3RDMovement: See Beyond
Barriers, constraints, and limitations often arise as real and substantive changes are contemplated. From time to time, adding to your stock of knowledge – what you know – or changing who you know, may help to overcome these constraints. But most often, it is only by Thinking Differently while Thinking Together, that the barriers, constraints, and limitations that block transformative change are overcome.
The first step in the 3rdMovement is to identify the future state that you and your organization prefer and the real and substantive changes you intend. The intended future state, rather than being dictated by a single individual or small group of individuals, reflects the mutual purposes of all involved: the “ we”. This conceptualization of the future is not edited through a filter of reasonableness, possibility, or likelihood. It is important that you and your organization establish a preferred intended future state that is not limited or constrained by your previous ways of thinking and decision-making.
The next step is to identify the barriers that would prevent the realization of your preferred intended future state. Rather than looking to the external environment for barriers, to See Beyond, you must first become aware of the habits of mind that you and your organization hold. While external barriers certainly exist and need to be dealt with, the first task is to identify the barriers that you impose upon yourself that are distorting your thinking and limiting and constraining the possibilities you can envision for your future.
The future that you desire and the transformational changes that you can envision are likely to be constrained and limited by your patterns of thought, your habits of mind. In order to See Beyond, we work with you to uncover and reveal the habits of mind that are insidiously preventing you from achieving the changes you desire. While these habits of mind are unique to each individual, organization, situation, and context, the following examples should help to clarify the how the way we think constrains and limits what can be seen.
Distorted Thinking that Limits and Constrains – The Nine-Dot Problem
Imagine for a moment that the nine-dot matrix shown in Figure 1 represents the problem that you and your organization face. Further imagine that through Thinking Together, you and your organization’s preferred intended future state requires you to connect all nine dots with four straight lines without removing your pen from the paper.
If you are not aware of the habits of mind that are distorting your thinking, your attempt at creating your future might look something like Figure 2 and your attempt at transformational change will have failed.
What habits of mind were constraining and limiting your ability to create real and substantive change? In this simple example, perhaps you had a habit of mind that prevented you from thinking laterally. Perhaps your habit of mind was constrained by the psychological borders created by the dots. Perhaps if you searched deeply enough, you might find that your constraining habit of mind comes from being taught as a child to always stay within the lines.
The point is that had you been aware of your constraining habits of mind, it would have been more likely that you would have created the changes you desired. In fact, you might have become aware of another habit of mind that prevented you from creating a solution that is just as effective and is more efficient. Perhaps you have a habit of mind of following the rules. The “rules” suggested by your preferred intended future asked you to connect the nine dots by four straight lines. Did you even consider a three-line solution like that shown in Figure 4?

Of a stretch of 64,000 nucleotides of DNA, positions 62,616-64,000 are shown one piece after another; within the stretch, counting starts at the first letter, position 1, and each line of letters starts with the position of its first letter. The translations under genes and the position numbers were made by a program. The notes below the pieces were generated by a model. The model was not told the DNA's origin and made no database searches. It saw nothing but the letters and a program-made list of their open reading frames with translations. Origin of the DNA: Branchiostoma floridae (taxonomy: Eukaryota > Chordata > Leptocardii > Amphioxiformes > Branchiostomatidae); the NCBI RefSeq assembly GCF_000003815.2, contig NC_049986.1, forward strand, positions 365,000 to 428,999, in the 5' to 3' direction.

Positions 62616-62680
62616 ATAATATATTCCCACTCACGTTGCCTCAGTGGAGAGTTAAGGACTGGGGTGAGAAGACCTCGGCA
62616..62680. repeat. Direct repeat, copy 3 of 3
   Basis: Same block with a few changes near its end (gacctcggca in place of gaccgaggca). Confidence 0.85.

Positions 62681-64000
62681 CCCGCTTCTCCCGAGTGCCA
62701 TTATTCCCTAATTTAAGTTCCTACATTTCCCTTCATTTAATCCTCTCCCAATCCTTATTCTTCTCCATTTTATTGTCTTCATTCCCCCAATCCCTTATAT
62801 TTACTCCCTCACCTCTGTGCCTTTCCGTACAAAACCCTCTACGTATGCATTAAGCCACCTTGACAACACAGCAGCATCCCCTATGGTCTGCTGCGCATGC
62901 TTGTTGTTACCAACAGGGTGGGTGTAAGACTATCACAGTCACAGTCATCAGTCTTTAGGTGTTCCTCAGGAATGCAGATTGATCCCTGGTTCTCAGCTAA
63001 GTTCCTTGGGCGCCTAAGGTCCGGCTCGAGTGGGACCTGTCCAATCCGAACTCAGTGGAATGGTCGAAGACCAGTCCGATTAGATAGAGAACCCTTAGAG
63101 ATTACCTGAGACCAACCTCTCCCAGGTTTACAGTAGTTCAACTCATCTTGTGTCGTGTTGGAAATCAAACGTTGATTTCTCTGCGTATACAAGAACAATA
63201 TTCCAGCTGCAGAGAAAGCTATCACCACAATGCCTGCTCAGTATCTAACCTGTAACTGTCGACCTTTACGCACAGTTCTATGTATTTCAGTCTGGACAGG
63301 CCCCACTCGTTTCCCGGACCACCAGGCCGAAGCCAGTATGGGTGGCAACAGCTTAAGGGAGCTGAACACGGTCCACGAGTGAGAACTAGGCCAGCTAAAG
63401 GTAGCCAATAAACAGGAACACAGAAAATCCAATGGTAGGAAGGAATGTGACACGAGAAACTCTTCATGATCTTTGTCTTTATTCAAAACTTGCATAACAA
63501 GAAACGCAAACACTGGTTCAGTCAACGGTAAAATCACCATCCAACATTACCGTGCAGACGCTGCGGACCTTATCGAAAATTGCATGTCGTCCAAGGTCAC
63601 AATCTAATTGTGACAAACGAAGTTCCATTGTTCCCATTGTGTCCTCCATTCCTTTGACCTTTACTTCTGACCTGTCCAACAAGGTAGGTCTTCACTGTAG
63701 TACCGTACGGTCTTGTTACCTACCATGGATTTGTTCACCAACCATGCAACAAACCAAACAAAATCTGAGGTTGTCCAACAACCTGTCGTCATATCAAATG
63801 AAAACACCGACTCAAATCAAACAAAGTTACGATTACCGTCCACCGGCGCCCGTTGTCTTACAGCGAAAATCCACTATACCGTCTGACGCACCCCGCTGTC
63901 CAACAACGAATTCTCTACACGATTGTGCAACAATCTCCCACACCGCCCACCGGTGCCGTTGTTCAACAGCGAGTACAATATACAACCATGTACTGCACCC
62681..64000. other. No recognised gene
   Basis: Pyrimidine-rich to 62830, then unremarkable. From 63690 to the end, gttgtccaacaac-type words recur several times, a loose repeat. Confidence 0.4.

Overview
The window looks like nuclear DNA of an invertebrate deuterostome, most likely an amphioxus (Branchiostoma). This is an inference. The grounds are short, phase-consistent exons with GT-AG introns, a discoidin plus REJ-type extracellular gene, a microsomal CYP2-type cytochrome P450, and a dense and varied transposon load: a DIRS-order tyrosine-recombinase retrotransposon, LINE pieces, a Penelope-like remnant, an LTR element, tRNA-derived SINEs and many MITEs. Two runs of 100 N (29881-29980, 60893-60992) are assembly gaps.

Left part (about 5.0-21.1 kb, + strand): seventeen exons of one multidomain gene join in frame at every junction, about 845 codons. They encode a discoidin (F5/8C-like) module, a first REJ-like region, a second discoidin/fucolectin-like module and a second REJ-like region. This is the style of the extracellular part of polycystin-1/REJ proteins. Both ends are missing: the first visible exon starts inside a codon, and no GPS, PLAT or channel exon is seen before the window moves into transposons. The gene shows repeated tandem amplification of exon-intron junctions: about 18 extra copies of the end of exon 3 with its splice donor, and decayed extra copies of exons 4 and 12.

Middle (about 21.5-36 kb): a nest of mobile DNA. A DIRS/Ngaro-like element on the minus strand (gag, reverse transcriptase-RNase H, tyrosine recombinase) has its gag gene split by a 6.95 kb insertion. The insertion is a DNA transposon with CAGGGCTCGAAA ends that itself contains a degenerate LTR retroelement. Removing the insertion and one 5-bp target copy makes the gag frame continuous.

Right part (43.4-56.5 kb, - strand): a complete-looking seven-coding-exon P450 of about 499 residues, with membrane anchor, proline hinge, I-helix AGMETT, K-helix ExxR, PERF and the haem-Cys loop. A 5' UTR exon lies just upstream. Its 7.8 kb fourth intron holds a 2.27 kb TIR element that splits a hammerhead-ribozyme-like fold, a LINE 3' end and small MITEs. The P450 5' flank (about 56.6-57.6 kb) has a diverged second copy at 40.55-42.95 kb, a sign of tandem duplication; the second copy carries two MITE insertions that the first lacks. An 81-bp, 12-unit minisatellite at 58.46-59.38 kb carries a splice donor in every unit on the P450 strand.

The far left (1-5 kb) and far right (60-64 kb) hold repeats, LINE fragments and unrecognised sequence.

Distorted Thinking that Limits and Constrains – The Pretty Girl or the Old Hag?
Recall that in the discussion on Thinking Differently, we learned that habits of mind are sets of specific expectations, beliefs, feelings, attitudes, and judgments that dictate how we see the world: habits of mind influence the decisions we make, the actions we take, and what we see. What do you see ? Do you see the pretty girl or the old hag?
This illusion is quite popular and has been around for many years. It is likely that you have seen this illusion many times and it is likely that you may now be able to shift back and forth so that you can, at will, see either the pretty girl or the old hag. But there is another point to be made that is relevant to Seeing Beyond. The picture shown in Figure 5 is really just a composition of pixels of different shades of color. Our minds, or the way we think, assemble the pixels into a representation that is meaningful. The way that some of us think causes us to first see the pretty girl. The way that others of us think causes us to first see the old hag. I now ask you to consider that it is your habits of mind that are dictating whether you first see the pretty girl or the old hag. Yet the underlying “reality” of the pixels is exactly the same no matter which woman you see. The point this illusion makes is different people can experience the same “reality” (the composition of pixels) yet they see “reality” very differently (the pretty girl vs. the old hag).
How powerful would it be for you and your organization to develop the capability to see the “reality” of your situation in multiple ways? How powerful would it be for you to tap into the power of others who think differently and thus, see differently? How powerful would it be to expand your awareness, to See Beyond the constraints of your habits of mind, and thus create multiple possibilities? How powerful would it be for you to be able to choose the “reality” that best fits the context, structure, and meaning of the situation in which you find yourself? We can teach you to See Beyond and put this power within your grasp.